In stage two, the four new tracking devices could pass over deep ocean trenches, across major migratory routes for marine mammals and birds, possibly beaching on distant shores…reports Vishal Gulati.
On the penultimate day of COP26, scientists have deployed plastic pollution tracking devices into the ocean around Scotland.
The devices will help scientists understand how plastic bottles move in the ocean and their interaction with climate change impacts, wildlife and weather patterns.
The ‘Message in a Bottle’ tracking project is being run by — Arribada Initiative, The University of Exeter, The University of Plymouth and the Zoological Society of London with support from #OneLess and OneOcean.
Designed to mimic a single-use plastic drinks bottle, the devices will respond to currents and winds as real bottles do. Stage one of the project launched on World Ocean Day June 8 during the G7 in Cornwall, and has already seen seven devices travel hundreds of miles over the past five months.
In stage two, the four new tracking devices could pass over deep ocean trenches, across major migratory routes for marine mammals and birds, possibly beaching on distant shores.
A recent study released by ZSL (Zoological Society London) and Bangor University revealed links between the global climate crisis and plastic pollution, including the impact of extreme weather worsening the distribution of microplastics into pristine and remote areas.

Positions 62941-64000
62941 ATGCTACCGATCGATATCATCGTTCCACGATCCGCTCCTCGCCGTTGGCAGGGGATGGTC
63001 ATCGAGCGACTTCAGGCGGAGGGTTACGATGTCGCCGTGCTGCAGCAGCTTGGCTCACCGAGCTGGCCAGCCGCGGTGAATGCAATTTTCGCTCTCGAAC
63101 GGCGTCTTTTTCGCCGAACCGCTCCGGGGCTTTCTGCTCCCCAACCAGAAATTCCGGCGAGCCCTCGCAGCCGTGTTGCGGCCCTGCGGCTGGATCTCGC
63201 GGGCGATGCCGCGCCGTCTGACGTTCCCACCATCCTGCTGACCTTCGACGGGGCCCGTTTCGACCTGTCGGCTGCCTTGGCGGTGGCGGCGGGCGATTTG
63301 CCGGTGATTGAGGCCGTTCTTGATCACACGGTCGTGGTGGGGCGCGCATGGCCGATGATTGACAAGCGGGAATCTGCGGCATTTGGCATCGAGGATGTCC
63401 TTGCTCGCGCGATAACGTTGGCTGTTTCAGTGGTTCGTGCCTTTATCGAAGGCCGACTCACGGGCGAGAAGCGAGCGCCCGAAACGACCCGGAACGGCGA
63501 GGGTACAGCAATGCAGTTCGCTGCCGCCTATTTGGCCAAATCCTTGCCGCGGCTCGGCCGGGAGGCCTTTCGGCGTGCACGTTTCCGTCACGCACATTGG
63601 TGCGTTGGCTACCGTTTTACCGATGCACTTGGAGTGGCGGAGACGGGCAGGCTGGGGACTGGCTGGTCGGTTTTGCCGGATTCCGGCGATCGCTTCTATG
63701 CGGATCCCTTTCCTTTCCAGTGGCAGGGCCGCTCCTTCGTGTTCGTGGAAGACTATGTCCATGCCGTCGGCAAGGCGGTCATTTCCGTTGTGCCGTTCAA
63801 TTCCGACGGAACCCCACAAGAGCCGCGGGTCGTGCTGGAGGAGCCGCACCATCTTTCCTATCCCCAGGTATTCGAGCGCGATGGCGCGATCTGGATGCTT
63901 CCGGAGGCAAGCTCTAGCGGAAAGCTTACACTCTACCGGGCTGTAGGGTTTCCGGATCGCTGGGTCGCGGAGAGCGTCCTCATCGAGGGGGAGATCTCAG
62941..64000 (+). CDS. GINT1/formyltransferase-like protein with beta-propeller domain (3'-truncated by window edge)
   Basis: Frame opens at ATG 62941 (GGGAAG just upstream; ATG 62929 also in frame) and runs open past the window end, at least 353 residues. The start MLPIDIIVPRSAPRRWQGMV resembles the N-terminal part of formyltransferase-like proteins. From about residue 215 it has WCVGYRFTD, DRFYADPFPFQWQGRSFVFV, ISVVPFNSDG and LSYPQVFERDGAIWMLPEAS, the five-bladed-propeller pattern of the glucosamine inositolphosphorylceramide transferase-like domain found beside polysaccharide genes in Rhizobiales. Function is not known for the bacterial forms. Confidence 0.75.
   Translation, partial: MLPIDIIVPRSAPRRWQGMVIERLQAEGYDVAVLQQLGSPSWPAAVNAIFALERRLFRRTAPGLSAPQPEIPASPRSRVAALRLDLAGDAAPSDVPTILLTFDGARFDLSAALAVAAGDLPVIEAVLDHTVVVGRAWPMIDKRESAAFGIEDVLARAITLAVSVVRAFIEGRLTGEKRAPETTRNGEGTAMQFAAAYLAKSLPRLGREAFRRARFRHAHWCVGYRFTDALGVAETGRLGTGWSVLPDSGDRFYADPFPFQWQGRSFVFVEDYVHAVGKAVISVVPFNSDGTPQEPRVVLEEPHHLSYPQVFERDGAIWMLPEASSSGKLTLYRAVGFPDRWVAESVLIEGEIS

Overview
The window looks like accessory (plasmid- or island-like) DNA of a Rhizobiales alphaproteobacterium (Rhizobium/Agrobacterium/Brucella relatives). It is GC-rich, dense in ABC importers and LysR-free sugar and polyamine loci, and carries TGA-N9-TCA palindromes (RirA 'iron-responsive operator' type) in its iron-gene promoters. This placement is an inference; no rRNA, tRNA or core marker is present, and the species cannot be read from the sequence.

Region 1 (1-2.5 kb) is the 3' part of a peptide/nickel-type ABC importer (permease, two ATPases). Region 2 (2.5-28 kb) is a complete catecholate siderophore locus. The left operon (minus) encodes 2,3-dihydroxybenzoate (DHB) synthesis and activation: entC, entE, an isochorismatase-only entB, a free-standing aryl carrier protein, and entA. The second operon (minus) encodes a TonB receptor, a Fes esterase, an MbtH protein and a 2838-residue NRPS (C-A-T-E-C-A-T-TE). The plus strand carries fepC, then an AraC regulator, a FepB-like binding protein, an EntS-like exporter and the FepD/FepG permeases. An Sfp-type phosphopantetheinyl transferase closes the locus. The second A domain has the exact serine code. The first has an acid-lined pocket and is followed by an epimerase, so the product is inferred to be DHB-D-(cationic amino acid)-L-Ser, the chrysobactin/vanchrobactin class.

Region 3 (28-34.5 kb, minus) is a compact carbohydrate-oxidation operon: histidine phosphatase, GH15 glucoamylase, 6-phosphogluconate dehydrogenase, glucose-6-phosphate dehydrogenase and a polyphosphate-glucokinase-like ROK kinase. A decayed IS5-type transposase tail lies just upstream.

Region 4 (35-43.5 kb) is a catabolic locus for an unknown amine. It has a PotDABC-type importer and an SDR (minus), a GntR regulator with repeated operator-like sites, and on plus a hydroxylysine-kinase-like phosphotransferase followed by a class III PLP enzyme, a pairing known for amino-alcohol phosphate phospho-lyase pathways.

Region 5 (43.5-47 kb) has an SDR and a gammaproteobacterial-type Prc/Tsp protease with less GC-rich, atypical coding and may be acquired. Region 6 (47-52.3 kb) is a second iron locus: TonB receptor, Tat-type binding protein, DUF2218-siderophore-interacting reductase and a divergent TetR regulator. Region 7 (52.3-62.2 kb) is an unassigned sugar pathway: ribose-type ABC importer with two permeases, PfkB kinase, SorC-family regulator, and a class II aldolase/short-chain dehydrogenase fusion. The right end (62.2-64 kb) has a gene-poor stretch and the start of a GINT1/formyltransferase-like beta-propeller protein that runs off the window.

With all eyes on the UN Climate Change Conference COP26 nearing its completion in Glasgow, the four devices have been named “Heat”, “Acidity” “Deoxygenation” and ‘Pollution’ to draw attention to the need to adequately address these ocean crises in tandem and to ensure that a recurring ocean climate dialogue is fundamental to future COPs.
Heather Koldewey of the Zoological Society of London (ZSL) and University of Exeter, lead scientist on the project and Director of the #OneLess campaign said, “Through our research we’ve seen that plastic and climate change are fundamentally and intrinsically linked.
“Plastic is made from fossil fuels, generating greenhouse gasses at every step of its life cycle and the impact of both plastic pollution and climate change are both prevalent around the world. These crises are truly interconnected. There is only one ocean and by tracking the flow of plastics we are trying to demonstrate the connectedness and the wide-reaching impact that humans are having on our planet. There is an urgency to acknowledge that the climate crisis is the ocean crisis.”
Mirella von Lindenfels, Director of the International Programme on the State of the Ocean (IPSO), said: “The ocean regulates our climate and buffers us from the full force of climate change by absorbing our excess heat and over a third of our CO2 emissions. Any irreversible and significant changes to the ocean could have profound economic and ecological consequences.”
Over 359 million tonnes of plastic is produced annually and production has been predicted to double in the next 20 years.